17. Apr 2, 2005

### Giuseppe

Continued

Its only more practical to treat zero more like a number. Do we ever say "I have infinity apples?" It makes sense to say that I have zero apples. Plus, we use infinity usually to see how something behaves (something like a series) as it approaches infinity. We even do the same thing with zero (at least not with series)

18. Apr 2, 2005

### Giuseppe

Nowhere

This isn't going anywhere

19. Apr 2, 2005

### strid

re-read what i've written.. or i can rewrite......

1. if we start from 1... the higher number i multiply with, the closer i get to infinity... the higehr number i divide 1 with, the closer i get to zero...

so zero is the result of an infinite serie as well...

also...
you cant use the arithmatcis operations on infinty very well... just the same thing with zero...

how come you can have a/b for any "number" of b except 0??!! might it be that 0 isnt a "number"??

Giuseppe
No, it wouldnt make sense to say that you have infinite apples as there arent so many apples...
but.. you could say that there are infinite many points in a line.. does that make infinity a number???

20. Apr 2, 2005

### Zurtex

a + 0 = a

Is very useful because it established there exists an element in the set in question such that when you add it to any other element in the set it is equal to the other element in the set. This is not true for most sets of numbers.

Consider a/107 is not defined in integers for most integers a.

All numbers can be wrote out as infinite series in real numbers, that is in fact one of the definitions of real numbers.

a/b represents all rational numbers, for a in the integers and for b in the natural numbers, that works perfectly.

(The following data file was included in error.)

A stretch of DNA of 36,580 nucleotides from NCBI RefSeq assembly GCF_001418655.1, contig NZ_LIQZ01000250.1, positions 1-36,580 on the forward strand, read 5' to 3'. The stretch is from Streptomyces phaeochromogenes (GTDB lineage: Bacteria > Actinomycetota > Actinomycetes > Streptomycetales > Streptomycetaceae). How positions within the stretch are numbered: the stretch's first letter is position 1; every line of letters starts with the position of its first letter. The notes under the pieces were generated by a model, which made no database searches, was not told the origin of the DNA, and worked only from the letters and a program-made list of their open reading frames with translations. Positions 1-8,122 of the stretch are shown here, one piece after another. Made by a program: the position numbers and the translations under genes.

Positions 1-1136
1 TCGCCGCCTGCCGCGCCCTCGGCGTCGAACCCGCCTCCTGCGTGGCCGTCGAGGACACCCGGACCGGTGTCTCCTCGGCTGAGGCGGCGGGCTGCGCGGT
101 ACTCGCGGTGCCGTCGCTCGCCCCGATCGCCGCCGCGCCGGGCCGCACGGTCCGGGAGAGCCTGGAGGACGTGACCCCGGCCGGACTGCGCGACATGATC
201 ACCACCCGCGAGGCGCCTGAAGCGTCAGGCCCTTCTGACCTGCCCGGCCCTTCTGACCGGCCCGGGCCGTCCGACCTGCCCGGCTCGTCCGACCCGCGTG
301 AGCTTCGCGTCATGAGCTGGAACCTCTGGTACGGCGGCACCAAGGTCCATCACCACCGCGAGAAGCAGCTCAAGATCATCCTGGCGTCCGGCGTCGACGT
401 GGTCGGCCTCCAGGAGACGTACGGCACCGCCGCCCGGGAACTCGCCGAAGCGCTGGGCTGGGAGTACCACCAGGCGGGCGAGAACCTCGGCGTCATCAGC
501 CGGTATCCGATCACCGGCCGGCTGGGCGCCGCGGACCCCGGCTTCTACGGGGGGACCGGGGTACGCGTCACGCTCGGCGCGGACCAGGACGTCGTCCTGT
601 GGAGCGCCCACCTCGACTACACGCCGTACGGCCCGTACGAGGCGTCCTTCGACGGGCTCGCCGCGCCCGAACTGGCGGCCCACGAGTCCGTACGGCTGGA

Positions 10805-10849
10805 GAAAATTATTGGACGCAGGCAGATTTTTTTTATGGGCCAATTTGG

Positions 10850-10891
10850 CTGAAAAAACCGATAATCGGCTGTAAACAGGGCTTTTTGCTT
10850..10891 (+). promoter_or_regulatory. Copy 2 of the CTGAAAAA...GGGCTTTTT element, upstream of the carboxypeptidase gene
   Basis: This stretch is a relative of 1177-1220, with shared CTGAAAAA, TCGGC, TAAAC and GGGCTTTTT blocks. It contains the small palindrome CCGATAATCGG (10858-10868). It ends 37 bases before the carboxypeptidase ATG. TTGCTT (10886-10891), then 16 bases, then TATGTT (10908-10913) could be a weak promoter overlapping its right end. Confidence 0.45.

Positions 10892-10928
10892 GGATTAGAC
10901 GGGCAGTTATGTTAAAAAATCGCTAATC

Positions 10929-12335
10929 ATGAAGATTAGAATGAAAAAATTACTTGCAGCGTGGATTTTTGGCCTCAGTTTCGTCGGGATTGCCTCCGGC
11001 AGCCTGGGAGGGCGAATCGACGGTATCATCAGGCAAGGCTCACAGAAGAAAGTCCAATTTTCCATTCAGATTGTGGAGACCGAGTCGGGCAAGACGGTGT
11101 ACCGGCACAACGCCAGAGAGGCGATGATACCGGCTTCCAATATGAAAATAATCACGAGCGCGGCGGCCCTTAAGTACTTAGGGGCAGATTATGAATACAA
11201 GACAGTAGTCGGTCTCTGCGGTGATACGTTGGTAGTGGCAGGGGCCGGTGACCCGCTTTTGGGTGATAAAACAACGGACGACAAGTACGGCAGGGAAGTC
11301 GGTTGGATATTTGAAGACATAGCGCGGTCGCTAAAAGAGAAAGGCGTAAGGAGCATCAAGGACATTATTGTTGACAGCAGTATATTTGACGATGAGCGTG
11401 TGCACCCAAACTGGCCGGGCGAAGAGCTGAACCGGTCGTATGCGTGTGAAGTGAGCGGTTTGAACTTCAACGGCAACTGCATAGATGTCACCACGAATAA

Last edited: Apr 2, 2005
21. Apr 2, 2005

### Palindrom

First of all, infinity cannot be an object in an algebraic structure as we know it- i.e., there are no operations like multiplication and addition with infinity.
It's just a concept- for this discussion, anyway.

Zero, on the other hand, is a number. It is part of every basic algebraic structure (a group) by definition. Zero isn't only a+0=a, but also for all a you have a*0=0- so now it's already interacting, isn't it?

I assume you're not studying Mathematics currently at an academic level. It would therefore be very difficult to try and explain how important any notion in Mathematics is.

Say you have 6 apples. Now, I'm taking 2 of them from you. How many apples do you have left? That's right, 4.
Now suppose I'm taking 1 more. You are now left with 3.
You might notice that while I'm taking apples from you, you are left with what you call a certain "number" of apples.
Now say I'll take your last 3 apples. How many are you left with?
Hum. None? So what is none? Is it also a number?